JONESBORO, Ark. (KAIT) - The last several days have tested the resolve of Americans and A-State students alike, with A-State Chancellor Kelly Damphousse saying in a letter to African-American students on campus that the deaths of three unarmed black Americans have been an unimaginable loss.
In a news media advisory released Monday, June 1, Damphousse announced he plans to take action.
“My cabinet and I are dedicated to actively seeking ways to remove any barriers to success that exist at Arkansas State,” the letter states. “We must all look at everything that we are doing at A-State to be certain we are creating equal opportunities for all, and that starts today.”
“The first step is to give voice to those who are unheard. To that end, we are scheduling a series of virtual Town Hall meetings to give voice to students, faculty, staff, and alumni who might be able to identify blind spots for us. Dr. Maurice Gipson, Vice Chancellor for Diversity and Community Engagement, will moderate the meetings, and members of my cabinet will also attend. We will not be listening to reply, but listening to learn and listening to improve.”
“We can no longer ignore the problem, nor can we presume that the problem only exists somewhere else,” the letter continues. “Just as A-State changes the lives of the people who serve and who learn here, we must take advantage of our position as the educational and cultural leaders of our region to also change the lives of the people in our community, in our region, in our state, and in our nation.”
“To our Black students, faculty, and staff: As angry as I am about what I have observed over the past few weeks (and longer, to be honest), I cannot know what you are feeling. Even though these deaths occurred miles away from our campus, I know that each of these recent evil events must strike deeply with you because you closely identify with the victims. While I know that intuitively, I also know that I will never fully understand the depth of your pain or your fear.”
Damphousse previously commented on the deaths of George Floyd, Breonna Taylor, and Ahmaud Arbery in a letter sent to students on May 29.
“In a perfect world, I would be asking you to come meet with me to talk about the tragic days our nation, but especially the Black community, has been facing this past month (and beyond). But we clearly do not live in a perfect world - and it grieves me to say that because, like you, I so yearn to live in a perfect world. So, that means I am only to be able to reach out to you virtually,” Damphousse said. “In the past few weeks, I have watched in horror the deaths of unarmed Black Americans in our country. From Ahmaud Arbery in Georgia to Breonna Taylor in Kentucky to George Floyd in Minnesota, I mourn that each of these individuals lost their lives prematurely. My wife, Beth, and I have prayed for their families and loved ones. They have experienced an unimaginable loss.”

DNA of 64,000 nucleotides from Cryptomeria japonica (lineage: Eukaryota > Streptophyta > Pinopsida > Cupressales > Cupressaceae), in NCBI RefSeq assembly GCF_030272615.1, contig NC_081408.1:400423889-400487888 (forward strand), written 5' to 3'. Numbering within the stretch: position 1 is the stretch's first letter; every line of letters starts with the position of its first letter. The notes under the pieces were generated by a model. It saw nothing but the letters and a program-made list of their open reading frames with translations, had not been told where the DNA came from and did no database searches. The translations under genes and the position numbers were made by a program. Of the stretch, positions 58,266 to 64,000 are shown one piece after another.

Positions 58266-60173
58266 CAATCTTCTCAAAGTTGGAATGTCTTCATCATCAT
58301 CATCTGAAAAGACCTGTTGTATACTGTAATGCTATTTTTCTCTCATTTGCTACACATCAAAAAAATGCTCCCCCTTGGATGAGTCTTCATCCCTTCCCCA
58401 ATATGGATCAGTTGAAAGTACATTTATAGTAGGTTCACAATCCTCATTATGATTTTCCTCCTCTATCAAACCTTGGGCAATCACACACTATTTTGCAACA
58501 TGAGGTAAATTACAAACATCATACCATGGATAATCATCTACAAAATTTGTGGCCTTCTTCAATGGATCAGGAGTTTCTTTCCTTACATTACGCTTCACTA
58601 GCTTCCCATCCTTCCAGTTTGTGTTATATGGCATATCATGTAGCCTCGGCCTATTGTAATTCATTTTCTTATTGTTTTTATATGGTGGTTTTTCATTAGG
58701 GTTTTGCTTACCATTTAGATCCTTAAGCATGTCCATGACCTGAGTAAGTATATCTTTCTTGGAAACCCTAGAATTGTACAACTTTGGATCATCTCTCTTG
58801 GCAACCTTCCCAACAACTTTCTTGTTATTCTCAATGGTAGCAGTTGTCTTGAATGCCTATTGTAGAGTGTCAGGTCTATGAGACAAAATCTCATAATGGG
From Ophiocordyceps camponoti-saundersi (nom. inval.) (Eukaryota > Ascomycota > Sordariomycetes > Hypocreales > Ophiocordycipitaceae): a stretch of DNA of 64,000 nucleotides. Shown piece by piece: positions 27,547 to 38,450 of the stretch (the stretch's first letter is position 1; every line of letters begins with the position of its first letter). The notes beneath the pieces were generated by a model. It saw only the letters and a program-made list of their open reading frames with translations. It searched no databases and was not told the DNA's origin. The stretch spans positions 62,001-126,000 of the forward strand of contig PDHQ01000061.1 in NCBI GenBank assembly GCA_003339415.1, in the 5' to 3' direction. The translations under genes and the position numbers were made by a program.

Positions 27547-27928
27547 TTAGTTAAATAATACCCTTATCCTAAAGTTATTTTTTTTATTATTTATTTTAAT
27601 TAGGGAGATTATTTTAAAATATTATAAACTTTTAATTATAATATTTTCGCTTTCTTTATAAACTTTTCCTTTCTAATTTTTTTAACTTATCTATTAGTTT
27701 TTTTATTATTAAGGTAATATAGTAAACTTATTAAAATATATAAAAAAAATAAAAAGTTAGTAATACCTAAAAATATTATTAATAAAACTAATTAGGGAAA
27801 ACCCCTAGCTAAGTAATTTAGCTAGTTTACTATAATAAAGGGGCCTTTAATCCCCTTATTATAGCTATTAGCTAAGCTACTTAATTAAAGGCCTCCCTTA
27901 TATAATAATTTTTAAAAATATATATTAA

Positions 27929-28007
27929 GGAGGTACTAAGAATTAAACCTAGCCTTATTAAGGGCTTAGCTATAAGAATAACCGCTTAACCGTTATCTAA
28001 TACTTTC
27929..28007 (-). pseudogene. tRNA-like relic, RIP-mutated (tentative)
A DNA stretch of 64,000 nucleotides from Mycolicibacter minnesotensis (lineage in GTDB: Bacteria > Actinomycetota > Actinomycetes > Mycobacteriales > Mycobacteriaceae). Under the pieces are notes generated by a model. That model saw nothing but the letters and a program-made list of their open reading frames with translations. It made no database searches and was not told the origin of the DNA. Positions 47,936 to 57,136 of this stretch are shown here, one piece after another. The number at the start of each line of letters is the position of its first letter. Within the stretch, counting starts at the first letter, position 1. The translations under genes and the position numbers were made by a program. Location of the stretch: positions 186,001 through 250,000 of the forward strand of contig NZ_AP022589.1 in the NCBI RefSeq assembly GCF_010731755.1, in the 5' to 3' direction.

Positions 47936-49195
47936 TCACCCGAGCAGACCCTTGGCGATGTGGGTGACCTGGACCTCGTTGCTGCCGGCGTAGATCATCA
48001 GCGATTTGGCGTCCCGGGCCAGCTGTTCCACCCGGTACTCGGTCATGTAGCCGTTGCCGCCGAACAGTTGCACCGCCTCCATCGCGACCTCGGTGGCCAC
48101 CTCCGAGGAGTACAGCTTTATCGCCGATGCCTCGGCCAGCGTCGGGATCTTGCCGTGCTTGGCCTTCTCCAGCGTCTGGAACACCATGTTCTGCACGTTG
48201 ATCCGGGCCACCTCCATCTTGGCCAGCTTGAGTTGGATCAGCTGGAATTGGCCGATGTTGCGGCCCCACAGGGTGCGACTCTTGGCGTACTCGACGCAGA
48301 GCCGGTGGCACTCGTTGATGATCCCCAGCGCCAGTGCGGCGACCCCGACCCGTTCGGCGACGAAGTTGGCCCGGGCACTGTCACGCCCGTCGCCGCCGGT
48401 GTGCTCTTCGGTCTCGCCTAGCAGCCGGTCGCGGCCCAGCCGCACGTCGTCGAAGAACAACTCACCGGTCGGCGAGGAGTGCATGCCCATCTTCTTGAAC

“Given our own pain about what we are experiencing, we cannot imagine what members of the Black community (especially our students) are feeling. So our prayers have turned recently from those who we do not know to those we do know and love - you. Even though these deaths occurred miles away from our campus, I know that each of these tragedies must strike deeply with you because you closely identify with the victims. While I know that intuitively, I also know that I will never fully understand the depth of your pain or your fear. I can only say that I hear you, that I cherish you, and that I remain committed to doing everything that I can to keep you safe and and to make sure you that you have all of the help that you need. Even though you are away from campus, you are an integral part of the Red Wolf pack and the university stands ready to support you any way that we can. I stand with you,” Damphousse wrote.
In the letter, Damphousse also said he is working with Dr. Maurice Gipson, Vice Chancellor for Diversity and Community Engagement, to set up a virtual town hall meeting on the issue.
Damphousse also told students that the university’s Counseling Center is also open for students.
“My young friends, I confess that I am at a loss for words today (a rarity for me), I do not know what to say or how to lighten your load, except to say that I love you and that I hurt for you,” Damphousse wrote.